Historical Portraits Picture Archive

Portrait of Mary Villiers, Lady Herbert of Shurland (1622-1685), 1636 

Sir Anthony Van Dyck (1599-1641)

Portrait of Mary Villiers, Lady Herbert of Shurland (1622-1685), 1636, Sir Anthony Van Dyck
Zoom
Oil on canvas
17th Century
42 x 33 in (101.6 x 83.8 cm)
 
Provenance:
The Collection of King Charles I (1600-1649); by the King's gift? pre 1642 to Lady Mary Villiers (1622-1685); by inheritance to George Legge (1648-1691) 1st Baron Dartmouth; William Legge (1730-1801) 2nd Earl of Dartmouth, Sandwell Hall, Staffordshire; William Legge (1881-1958) 7th Earl of Dartmouth, Patshull Park, Staffordshire; by descent to Lady Elizabeth Basset nee Legge.
Literature:
Walpole Society 1958-1960 vol. XXXVII Sir Oliver Millar Abraham van der Doort''s Catalogue of the Collections of Charles I p227 no.46 Stebbing Shaw The History and Antiquities of Staffordshire London 1801 Vol.IIi pp.128-132 This painting is to be included in Sir Oliver Millar''s forthcoming monograph on the work of Sir Anthony van Dyck
To view portraits by Sir Anthony Van Dyck for sale, please go to www.philipmould.com.

The significance and striking quality of this forgotten royal commission has only emerged following recent conservation and relining. Not only has cleaning revealed a work of highly sensitive characterisation and poise, on par with the most affecting of Van Dyck's more intimate portraits, but the discovery of van der Doort's royal brand, stamped on the reverse on the original lining, has reaffirmed the historical status of a young sitter who enjoyed many of the advantages of the royal children, including the services of the court painter. The painting itself -and a double portrait of the sitter's two young brothers- dates to one of the most fruitful periods of Van Dyck's work for King Charles I, the years 1635-37, during which he produced some of his most memorable -and personal- works for the King, including his groups of the Royal children.

Lady Mary Villiers was one of the three children of George Duke of Buckingham, ''Sweet Steenie'', the consummate intriguer who had been the Favourite of King James I and then of his son, and of his wife Lady Catherine Manners daughter of the Earl of Rutland. When the Duke was murdered in 1628 few mourned him, and his death was seen as the removal of a pernicious influence on the government of the country and of an impediment in the King's relations with his wife, whom Buckingham had hated. The King, however, remained devoted to his friend's memory, and to his children, who were raised in the Royal Household almost as part of the King's own family. As a result, the eldest boy, George, 2nd Duke of Buckingham, was from earliest years a boon companion of Charles Prince of Wales, and was his closest friend through the Civil Wars, a shared exile and finally government, until the latter's death in 1685.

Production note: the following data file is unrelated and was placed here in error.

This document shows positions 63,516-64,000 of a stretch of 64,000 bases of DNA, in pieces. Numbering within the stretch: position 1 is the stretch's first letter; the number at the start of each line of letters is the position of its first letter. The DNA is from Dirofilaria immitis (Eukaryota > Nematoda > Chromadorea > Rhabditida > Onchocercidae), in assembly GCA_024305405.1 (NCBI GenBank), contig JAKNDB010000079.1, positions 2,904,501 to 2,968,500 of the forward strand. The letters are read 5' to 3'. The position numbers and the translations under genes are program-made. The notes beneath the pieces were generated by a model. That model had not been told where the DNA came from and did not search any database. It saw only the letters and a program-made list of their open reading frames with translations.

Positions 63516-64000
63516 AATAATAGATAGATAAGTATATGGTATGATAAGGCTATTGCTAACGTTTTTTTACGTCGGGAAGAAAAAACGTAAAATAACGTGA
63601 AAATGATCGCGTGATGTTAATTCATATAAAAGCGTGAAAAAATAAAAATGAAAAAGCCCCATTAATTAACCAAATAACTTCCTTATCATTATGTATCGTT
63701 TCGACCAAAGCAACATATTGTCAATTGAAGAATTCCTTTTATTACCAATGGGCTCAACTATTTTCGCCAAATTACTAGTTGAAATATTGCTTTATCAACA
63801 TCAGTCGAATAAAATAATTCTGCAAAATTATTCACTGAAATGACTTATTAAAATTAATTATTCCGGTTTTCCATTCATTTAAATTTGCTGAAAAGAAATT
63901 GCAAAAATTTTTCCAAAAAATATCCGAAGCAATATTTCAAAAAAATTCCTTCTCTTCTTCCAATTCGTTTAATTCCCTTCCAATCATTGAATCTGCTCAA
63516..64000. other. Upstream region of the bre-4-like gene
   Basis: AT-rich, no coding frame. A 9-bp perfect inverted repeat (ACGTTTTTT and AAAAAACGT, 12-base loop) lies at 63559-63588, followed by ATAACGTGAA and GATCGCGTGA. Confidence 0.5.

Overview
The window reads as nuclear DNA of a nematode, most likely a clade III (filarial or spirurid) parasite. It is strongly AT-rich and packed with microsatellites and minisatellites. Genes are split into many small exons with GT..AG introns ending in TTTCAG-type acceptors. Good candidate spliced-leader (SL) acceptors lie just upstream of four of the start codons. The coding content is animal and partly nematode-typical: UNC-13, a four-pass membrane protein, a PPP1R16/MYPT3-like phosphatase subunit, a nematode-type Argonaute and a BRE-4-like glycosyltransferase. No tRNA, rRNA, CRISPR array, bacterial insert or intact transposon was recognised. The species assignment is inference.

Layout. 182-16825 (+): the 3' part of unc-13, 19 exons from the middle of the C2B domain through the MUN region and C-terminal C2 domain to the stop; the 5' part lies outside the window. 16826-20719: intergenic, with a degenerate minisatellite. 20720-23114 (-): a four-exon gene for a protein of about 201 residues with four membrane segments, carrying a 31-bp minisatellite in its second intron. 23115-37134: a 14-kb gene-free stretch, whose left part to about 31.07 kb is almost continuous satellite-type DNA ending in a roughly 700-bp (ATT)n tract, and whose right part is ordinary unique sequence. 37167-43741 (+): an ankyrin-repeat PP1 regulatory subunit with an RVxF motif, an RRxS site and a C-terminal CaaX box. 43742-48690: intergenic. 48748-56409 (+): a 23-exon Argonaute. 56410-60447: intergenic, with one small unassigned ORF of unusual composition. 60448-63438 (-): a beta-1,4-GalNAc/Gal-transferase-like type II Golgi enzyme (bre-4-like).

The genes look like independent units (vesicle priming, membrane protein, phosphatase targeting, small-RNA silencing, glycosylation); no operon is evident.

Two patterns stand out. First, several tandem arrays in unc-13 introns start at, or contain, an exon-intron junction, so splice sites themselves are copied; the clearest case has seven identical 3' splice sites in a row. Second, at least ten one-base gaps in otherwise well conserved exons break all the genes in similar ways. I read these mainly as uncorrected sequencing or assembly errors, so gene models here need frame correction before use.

Lady Mary too enjoyed a status little removed from that of Princess, and was recognised, both by her family's wealth and their closeness to the Royal family, as a highly desirable prize in a Court marriage. It must also have been apparent as she approached her teens that she would be a woman of some beauty. In 1634 negotiations were concluded for the marriage of Lady Mary, then aged twelve, to Charles Lord Herbert of Shurland, eldest son and heir of Philip Herbert Earl of Pembroke. Pembroke, himself a former favourite of James I, was the king's Lord Chamberlain, a magnate of considerable wealth and power, and a very natural sponsor of such a profitable alliance. Lord Herbert and Lady Mary were married on January 8th or 18th 1634/5 in the Royal Closet at Whitehall. The employment of the King's private chapel is a sufficient demonstration of the affection in which both were held by King Charles.